Policies matter to local economy

The summer constituency break from the House of Commons for Members of Parliament is often referred to as the “BBQ Season”, although I have yet to attend any barbecues so far this summer. I have been very fortunate to be able to attend a large number of different community events, engage in meetings with constituents, meet with local government officials and have toured many small business operations. Although we often think of “big business” when it comes to employment we should not overlook that here in Canada 98% of workers who support families are actually employed by small businesses. In many of the small business operations I have visited locally I have observed a pattern where investments in innovation and new technology along with plant expansions are helping to increase sales growth and create a demand for more workers.

Government can also play a role to assist this growth and investment– as an example in our most recent Economic Action Plan budget the temporary hiring credit for small business was extended for an additional year. Many of the small business employers I have met with are taking advantage of the hiring incentive which is credited automatically when a new employee is hired. In fact across Canada roughly 560,000 small businesses have taken advantage of this credit and that in turn has resulted in excess of $220 million being re-invested. That not only helps these businesses to take on new opportunities as they arise, but also aids in keeping our local economies strong. From a recent meeting with an Okanagan Falls employer, I learned that these new investments are resulting in some very interesting and innovative products which will greatly benefit our region as well as helping to create some much needed new jobs. This is particularly important to areas that have been hard hit of late, due to the cyclical nature of some industries or from the fall out of the financial crisis of 2007-8 and the recession that followed. These kinds of investments help to create stability and confidence that is vitally important to see continued success. While some would like to see more investment by the government in terms of direct jobs, almost all those that I have met, see the importance of local, regional, provincial and federal elected officials helping to support policies that help the private sector to invest and grow. I have also become more aware of how local Okanagan-Coquihalla businesses who operate internationally are utilizing regional strengths with various products from the Kootenays or Similikameen Valley. More recently I learned of another opportunity in the Similkameen Valley that can support a reasonable number of jobs while also enhancing environmental protection– which is something I plan to explore further.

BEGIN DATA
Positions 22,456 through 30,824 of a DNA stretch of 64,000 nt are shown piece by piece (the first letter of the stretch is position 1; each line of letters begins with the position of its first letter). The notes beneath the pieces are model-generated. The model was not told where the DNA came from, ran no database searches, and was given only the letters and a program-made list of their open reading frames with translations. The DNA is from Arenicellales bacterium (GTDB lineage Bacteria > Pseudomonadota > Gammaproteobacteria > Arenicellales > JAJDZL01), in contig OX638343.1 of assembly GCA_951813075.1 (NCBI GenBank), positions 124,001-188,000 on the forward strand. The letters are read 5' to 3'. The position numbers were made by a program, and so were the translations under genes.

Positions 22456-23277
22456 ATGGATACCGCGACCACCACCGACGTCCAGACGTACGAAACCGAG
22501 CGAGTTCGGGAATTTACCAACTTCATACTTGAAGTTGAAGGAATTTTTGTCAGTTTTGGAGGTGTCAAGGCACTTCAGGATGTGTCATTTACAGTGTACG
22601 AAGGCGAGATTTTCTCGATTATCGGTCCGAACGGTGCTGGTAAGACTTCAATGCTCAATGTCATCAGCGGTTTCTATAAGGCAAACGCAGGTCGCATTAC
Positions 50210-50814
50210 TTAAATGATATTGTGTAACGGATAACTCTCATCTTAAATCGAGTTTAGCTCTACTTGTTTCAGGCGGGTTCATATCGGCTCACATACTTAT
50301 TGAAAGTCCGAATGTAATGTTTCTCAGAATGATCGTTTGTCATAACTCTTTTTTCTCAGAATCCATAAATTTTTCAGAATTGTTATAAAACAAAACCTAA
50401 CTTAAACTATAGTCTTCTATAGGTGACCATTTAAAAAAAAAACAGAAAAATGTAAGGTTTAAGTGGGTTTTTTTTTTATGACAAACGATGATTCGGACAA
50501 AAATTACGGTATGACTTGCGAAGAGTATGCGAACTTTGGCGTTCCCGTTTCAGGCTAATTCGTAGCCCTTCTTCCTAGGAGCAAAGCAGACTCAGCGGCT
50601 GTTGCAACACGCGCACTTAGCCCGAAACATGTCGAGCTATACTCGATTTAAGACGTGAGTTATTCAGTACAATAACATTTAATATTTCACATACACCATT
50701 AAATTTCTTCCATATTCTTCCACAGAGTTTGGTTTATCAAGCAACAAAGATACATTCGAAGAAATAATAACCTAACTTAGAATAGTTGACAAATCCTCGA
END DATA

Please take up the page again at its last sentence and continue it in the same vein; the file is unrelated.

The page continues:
When in Ottawa, we debate and vote on the various clauses that are contained in the many Bills that come before the House of Commons, however it is very rewarding to see firsthand the net outcome of these Bills once they become law. The provisions in some of these bills are intended to help support jobs and to grow our local economies. A visiting Minister was asked what bills he helped pass this year that would help the Canadian economy. His response was the 'Northern Jobs and Growth Act'. That helps our territories to better and more efficiently process, with full environmental scrutiny and review, the many resource development projects that have been discussed since the times of Diefenbaker. How would Okanagan-Coquihalla benefit from these Territories being able to permit more like provinces, with less of the process being run out of Ottawa? We have world class manufacturers of service vehicles and electrical components for mining as two examples. These employers provide high paying jobs that help support our local economies. These past few weeks I have toured many small business operations and met employers who are taking advantage of these incentives to make new investments and to hire new workers in these expanded small business operations. That is not to suggest there are not still challenges or more work that we can do. An important part of my summer listening tour is meeting with groups and individuals to hear ideas and challenges that exist so these can be shared in Ottawa once the fall session is underway. I welcome your comments, questions and the opportunity to meet with you. Please do not hesitate to contact me at 1-800-665-8711 or via email at [email protected]

This article is written by or on behalf of an outsourced columnist and does not necessarily reflect the views of Castanet.

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About the Author

Dan Albas is the Member of Parliament for the riding of Central Okanagan-Similkameen-Nicola and the co-chair of the Standing Joint Committee for the Scrutiny of Regulations.

Before entering public life, Dan was the owner of Kick City Martial Arts, responsible for training hundreds of men, women and youth to bring out their best.

Dan  is consistently recognized as one of Canada’s top 10 most active Members of Parliament on Twitter (@danalbas) and also continues to write a weekly column published in many local newspapers and on this website.

Dan welcomes comments, questions and concerns from citizens and is often available to speak to groups and organizations on matters of federal concern. 

He can be reached at [email protected] or call toll free at 1-800-665-8711.

The views expressed are strictly those of the author and not necessarily those of Castanet. Castanet does not warrant the contents.

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